Warren currently leads the standings ahead of Aaron Gwin (Trek World Racing) and Curtis Keene.  Justin Leov and Richard Rude round out the top five.


    Kintner returned to the top of the women's podium after posting a 3:54.51 at the Wildflower Rush. Jacqueline Harmony (Vixen Racing) placed second and was the only other female rider to complete the course is less than four minutes. Melissa Buhl (KHS Bicycles) placed third, eight seconds ahead of Darian Harvey (Vixen Racing). Rebecca Gardner (Beacon Cycles) was fifth in the final results.

    In the standings, Kintner leads Harmony and Harvey.  Joanna...

  • Gravity East Windham round to benefit Arthritis Foundation

    A racer catches some air at the Gravity East Series.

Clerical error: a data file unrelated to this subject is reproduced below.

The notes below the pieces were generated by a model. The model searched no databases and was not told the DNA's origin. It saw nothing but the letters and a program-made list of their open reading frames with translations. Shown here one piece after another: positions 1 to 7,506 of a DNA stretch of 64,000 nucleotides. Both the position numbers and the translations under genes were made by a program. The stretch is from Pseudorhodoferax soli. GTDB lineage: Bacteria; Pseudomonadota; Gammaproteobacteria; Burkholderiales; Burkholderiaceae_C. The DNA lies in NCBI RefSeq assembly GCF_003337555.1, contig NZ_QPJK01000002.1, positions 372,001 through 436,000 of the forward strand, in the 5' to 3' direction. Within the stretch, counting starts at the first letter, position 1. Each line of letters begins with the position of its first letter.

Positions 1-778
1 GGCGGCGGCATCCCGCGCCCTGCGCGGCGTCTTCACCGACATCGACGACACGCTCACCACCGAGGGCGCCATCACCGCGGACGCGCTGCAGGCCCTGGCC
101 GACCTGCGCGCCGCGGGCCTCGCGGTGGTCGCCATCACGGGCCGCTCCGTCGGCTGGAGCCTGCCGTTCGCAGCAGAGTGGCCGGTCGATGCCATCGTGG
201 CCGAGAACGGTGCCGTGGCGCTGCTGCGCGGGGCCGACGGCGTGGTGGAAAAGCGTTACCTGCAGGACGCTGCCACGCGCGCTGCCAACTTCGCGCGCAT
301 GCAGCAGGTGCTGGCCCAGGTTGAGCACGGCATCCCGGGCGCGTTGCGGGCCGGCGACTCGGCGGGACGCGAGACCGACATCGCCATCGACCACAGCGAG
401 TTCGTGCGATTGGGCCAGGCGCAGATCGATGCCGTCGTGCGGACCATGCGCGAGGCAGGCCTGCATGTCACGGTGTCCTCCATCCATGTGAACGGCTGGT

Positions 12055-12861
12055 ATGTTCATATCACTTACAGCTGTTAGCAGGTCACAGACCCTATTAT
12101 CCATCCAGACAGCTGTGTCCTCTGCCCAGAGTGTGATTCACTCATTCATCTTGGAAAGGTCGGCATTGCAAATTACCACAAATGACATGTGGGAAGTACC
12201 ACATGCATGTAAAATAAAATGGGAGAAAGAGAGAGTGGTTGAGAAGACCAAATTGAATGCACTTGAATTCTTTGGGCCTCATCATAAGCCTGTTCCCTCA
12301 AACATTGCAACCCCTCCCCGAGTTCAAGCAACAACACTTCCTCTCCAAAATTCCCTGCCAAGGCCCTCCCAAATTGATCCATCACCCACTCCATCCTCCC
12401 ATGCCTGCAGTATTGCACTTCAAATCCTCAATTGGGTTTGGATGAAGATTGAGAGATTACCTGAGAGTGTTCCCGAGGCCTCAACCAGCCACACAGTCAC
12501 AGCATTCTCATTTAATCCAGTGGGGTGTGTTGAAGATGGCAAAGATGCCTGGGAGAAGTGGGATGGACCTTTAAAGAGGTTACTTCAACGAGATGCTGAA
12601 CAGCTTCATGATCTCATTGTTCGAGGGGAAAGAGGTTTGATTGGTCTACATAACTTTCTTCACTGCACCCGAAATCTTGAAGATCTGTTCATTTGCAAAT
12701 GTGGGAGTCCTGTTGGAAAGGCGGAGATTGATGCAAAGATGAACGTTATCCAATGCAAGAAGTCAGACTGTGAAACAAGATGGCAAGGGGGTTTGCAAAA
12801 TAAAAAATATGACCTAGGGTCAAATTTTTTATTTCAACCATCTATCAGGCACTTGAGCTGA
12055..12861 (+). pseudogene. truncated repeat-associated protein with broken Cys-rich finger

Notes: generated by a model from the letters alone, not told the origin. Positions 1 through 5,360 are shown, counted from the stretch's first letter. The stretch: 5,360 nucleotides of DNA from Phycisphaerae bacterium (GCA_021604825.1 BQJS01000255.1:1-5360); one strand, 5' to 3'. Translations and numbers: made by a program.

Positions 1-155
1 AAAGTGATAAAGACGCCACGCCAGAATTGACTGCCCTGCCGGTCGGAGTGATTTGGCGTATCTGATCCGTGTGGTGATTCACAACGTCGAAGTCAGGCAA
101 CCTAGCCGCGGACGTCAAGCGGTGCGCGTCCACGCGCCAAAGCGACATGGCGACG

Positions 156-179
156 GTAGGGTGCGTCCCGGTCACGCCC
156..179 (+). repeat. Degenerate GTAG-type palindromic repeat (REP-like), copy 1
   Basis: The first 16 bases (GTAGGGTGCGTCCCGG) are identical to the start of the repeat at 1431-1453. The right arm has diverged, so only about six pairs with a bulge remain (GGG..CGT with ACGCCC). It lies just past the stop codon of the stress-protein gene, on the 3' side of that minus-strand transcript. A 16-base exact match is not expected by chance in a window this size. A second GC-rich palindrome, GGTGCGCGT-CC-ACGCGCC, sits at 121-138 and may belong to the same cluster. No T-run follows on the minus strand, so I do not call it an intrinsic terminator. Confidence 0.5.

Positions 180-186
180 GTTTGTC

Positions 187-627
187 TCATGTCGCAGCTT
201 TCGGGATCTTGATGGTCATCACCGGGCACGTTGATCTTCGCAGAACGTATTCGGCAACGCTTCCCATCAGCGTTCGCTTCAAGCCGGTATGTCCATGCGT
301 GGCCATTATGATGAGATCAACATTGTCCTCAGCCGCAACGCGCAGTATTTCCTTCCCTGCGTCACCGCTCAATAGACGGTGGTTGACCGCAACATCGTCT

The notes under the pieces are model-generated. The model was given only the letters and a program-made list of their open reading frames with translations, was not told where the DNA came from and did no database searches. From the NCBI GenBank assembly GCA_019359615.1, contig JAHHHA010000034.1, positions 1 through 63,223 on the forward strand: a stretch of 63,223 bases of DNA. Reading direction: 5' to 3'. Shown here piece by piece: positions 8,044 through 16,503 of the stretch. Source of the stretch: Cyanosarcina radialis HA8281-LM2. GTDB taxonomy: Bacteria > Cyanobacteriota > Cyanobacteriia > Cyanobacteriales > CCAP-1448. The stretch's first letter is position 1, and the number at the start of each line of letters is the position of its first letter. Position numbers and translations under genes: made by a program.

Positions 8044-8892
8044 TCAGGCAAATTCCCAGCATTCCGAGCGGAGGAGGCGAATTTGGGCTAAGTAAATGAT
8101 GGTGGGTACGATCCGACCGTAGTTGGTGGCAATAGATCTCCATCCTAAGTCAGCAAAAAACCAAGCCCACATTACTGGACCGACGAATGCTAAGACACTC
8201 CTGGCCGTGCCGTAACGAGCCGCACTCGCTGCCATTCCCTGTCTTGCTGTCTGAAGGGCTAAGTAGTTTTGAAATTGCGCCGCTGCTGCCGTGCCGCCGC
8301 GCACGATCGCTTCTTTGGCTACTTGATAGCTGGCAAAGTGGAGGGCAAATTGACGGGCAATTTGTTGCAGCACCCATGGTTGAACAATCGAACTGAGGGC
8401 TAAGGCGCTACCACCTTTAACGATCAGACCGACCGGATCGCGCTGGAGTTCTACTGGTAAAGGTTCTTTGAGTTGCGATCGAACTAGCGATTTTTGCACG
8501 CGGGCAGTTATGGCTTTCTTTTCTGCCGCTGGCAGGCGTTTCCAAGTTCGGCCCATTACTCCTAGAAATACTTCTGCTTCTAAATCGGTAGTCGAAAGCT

Article published:
    June 29, 2011, 21:07 BST
    Cycling News

    Lars Tribus Masters Challenge part of Windham World Cup Festival

    In support of the Arthritis Foundation, the Gravity East Series announced the Lars Tribus Masters Challenge to be held during the series' next round on Saturday, July 9 at the Windham Mountain Bike World Cup Festival in Windham, New York.  The non-World Cup downhill race will be held in conjunction with the World Cup festival although the track used for the Gravity East competition will be different than that raced by the pros in the World Cup.

    A sort of race within the race, the Lars Tribus Masters Challenge is a special masters category charity race in support of the Arthritis Foundation with 100 percent of the entry fees donated to the foundation.